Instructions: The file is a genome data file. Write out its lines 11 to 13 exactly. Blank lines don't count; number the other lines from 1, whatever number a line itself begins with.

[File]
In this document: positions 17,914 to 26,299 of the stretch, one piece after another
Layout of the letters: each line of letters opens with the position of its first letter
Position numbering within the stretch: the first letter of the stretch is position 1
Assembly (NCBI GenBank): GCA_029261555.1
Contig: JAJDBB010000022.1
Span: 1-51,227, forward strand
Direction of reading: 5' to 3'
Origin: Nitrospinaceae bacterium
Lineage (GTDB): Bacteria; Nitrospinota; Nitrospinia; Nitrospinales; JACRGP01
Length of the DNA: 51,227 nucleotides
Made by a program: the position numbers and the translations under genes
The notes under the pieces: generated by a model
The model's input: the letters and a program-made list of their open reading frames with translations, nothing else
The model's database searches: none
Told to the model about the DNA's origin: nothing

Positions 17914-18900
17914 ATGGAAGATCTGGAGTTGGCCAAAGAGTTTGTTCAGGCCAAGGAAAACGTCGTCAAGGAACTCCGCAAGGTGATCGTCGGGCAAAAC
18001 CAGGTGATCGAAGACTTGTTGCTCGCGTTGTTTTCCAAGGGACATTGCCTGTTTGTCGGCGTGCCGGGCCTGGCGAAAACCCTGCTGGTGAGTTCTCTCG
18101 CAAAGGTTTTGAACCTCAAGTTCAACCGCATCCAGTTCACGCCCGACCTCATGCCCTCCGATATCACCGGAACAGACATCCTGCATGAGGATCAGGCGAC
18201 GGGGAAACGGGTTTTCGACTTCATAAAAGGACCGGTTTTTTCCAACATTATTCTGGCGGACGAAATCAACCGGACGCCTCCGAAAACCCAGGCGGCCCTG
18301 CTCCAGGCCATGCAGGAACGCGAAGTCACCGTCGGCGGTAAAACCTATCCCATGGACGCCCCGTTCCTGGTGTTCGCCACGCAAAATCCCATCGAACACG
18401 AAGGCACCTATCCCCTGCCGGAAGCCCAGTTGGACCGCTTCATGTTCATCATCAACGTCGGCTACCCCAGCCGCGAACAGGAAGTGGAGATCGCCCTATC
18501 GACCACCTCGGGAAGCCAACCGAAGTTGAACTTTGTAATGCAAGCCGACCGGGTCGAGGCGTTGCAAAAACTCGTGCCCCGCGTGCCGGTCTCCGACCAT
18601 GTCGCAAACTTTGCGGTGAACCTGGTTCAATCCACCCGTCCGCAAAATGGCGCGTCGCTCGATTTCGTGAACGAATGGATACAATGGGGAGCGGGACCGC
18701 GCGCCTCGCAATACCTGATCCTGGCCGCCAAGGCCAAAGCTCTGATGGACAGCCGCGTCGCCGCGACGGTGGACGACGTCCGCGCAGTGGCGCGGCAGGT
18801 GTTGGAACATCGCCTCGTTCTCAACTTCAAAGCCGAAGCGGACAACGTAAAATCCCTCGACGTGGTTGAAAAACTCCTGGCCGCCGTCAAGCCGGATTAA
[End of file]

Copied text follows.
Made by a program: the position numbers and the translations under genes
The notes under the pieces: generated by a model
The model's input: the letters and a program-made list of their open reading frames with translations, nothing else